Japan Geoscience Union Meeting 2015

Presentation information


Symbol S (Solid Earth Sciences) » S-GC Geochemistry

[S-GC50] Solid Earth Geochemistry, Cosmochemistry

Mon. May 25, 2015 2:15 PM - 4:00 PM 102A (1F)

Convener:*Gen Shimoda(Geological Survey of Japan, AIST), Katsuhiko Suzuki(Institute for Research on Earth Evolution, Japan Agency for Marine-Earth Science and Technology), Katsuyuki Yamashita(Graduate School of Natural Science and Technology, Okayama University), Chair:Katsuhiko Suzuki(Research and Development Center for Submarine Resources), Gen Shimoda(Geological Survey of Japan, AIST)

2:45 PM - 3:00 PM

[SGC50-03] Geochemical Composition of Dykes along the Cameroon Volcanic Line (CVL): Constrains on CVL magmatism and tectonism

*Asobo nkengmatia elvis ASAAH1, Tetsuya YOKOYAMA1, Festus tongwa AKA2, Tomohiro USUI1, Takeshi KURITANI3, Mengnjo jude WIRMVEM4, Hikaru IWAMORI1, Takeshi OHBA4 (1.Department of Earth and Planetary Sciences, Tokyo Institute of Technology, 2-12-1, Ookayama, Meguro-, 2.Institute of Mining and Geological Research, P.O. Box 4110, Yaounde, Cameroon, 3.Graduate school of Science, Osaka City University, 3-3-138 Sugimoto, Sumi Yoshi-ku, Osaka 558-8585,, 4.Department of Chemistry, School of Science, Tokai University, Hiratsuka, 259-1211, Japan)

Keywords:Oku volcanic group, Dykes, Crustal contamination, Cameroon Volcanic Line, Magmatism, Tectonism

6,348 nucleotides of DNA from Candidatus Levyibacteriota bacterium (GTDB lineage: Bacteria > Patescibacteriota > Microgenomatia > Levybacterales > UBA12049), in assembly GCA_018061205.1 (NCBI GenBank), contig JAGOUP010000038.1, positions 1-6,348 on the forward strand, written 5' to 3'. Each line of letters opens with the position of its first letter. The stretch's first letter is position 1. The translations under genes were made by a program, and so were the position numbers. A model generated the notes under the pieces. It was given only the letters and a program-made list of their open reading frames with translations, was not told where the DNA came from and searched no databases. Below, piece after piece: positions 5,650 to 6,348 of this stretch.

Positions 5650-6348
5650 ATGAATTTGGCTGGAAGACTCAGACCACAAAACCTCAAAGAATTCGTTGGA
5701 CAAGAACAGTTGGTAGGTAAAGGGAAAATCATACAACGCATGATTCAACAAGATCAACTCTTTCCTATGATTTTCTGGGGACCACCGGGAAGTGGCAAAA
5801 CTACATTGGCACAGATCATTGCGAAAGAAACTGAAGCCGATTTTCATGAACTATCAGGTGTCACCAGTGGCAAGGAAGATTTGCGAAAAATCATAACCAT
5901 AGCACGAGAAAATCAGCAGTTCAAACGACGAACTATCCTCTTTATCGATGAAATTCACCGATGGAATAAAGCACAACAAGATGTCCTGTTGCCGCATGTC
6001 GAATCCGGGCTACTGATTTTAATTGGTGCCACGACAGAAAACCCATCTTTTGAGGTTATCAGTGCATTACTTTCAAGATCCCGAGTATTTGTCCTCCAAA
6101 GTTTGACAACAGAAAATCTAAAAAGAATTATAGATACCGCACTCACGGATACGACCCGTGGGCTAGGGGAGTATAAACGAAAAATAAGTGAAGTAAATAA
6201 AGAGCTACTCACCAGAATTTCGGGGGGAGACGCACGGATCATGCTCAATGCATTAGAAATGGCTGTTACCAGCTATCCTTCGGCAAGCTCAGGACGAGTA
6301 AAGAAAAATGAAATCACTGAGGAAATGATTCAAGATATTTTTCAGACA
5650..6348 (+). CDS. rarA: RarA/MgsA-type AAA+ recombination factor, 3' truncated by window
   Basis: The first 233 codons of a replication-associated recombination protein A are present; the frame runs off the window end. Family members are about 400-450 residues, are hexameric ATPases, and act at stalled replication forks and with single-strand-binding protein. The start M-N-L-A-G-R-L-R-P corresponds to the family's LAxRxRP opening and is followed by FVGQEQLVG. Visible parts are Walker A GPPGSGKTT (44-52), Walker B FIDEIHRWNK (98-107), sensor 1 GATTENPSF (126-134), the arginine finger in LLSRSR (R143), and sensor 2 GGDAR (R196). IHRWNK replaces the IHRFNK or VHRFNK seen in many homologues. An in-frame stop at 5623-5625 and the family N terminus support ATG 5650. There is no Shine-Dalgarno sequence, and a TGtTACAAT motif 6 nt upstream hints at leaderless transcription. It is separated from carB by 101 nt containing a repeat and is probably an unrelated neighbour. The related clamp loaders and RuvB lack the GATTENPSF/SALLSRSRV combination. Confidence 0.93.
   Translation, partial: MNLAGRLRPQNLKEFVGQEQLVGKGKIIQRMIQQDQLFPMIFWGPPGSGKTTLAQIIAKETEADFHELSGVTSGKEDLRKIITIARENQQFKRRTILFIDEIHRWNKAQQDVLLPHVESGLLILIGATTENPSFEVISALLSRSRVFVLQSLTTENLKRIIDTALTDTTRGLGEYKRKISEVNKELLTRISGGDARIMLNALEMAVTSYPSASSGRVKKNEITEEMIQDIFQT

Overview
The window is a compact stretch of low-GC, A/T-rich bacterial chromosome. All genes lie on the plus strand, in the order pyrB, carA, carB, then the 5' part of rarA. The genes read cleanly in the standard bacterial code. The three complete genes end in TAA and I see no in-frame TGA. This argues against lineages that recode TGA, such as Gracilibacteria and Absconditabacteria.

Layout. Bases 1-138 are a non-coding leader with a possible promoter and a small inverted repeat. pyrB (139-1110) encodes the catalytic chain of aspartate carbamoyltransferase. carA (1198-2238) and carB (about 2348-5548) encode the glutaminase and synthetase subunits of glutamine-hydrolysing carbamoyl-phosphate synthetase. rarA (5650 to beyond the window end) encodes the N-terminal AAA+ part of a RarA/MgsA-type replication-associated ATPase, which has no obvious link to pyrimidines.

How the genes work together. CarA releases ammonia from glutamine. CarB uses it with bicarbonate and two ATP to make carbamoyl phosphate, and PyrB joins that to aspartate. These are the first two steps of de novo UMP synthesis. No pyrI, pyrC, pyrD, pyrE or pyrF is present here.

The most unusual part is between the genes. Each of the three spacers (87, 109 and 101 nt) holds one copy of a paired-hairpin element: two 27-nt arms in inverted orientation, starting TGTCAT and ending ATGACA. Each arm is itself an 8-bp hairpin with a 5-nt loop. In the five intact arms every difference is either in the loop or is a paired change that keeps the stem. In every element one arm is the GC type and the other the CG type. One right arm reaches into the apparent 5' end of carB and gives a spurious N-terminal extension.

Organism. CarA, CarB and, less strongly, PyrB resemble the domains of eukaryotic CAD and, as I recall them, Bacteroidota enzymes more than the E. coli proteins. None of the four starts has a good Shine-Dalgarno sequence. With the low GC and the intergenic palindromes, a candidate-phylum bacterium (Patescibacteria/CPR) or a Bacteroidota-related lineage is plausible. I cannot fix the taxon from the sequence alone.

Mafic dykes along the Cameroon Volcanic Line (CVL) align in a general N 30?? - N 70?? direction. These alignments are consistent with the tectonic lineaments and the orientation of the CVL, indicative of a time and space relationship between the dykes and CVL lavas with the tectonic activities of the African plate. However, sub-alkaline volcanic rocks studied in some areas along the CVL are thought to be older than and not related to the CVL magmatism. Mafic dykes outcrop in the Oku Volcanic Group (OVG) but have not been studied. The aim of this study is to 1) characterize volcanic dykes in the OVG and Mt. Bambouto, 2) constrain the geochemical relationship between the dykes and CVL alkaline lavas, and 3) establish a tectonic history of emplacement of these dykes. Three dykes in the OVG and two along the Dschang-Santcho escarpment (flank of Mt. Bambouto) were systematically studied. An alkaline dyke is observed intruding a sub-alkaline dyke for the first time along the CVL, indicating a time and space relation between the two series. The dykes are weathered and show chemical evidence of crustal contamination. Contamination of less than 20 % for the alkaline dykes (BD2 and BDS alkaline) and 30 - 40% (BDS sub alkaline, BD3 and DS), can explain the varying degrees of crustal signatures in the samples. Geochemical characteristics suggest that the Batibo alkaline intrusions and the sub-alkaline intrusions were derived from a similar mantle source with OVG lavas. These characteristics are similar to those of the CVL alkaline lavas and OIBs. However, the differences in elemental concentrations and isotope composition of the sub alkaline dykes and the alkaline dykes in the OVG can be ascribed to varying degrees of weathering, assimilation of crustal components and different degrees of partial melting. The Low MgO, Ni, Cr, and V in the Batibo alkaline intrusion are due to the rapid rate of chemical weathering of olivine. The dykes in this study are related to the CVL magmatism in space and time. Fractures cutting through the basement rocks, but not the dykes suggest that the dykes are younger than the tectonic activities. The Sub-alkaline intrusion that is also intruded by the alkaline dyke in the BDS is older (43 - 422 Ma). This indicates that its emplacement was earlier than the surface expression of the alkaline CVL magmatism in the Tertiary (< 31 Ma).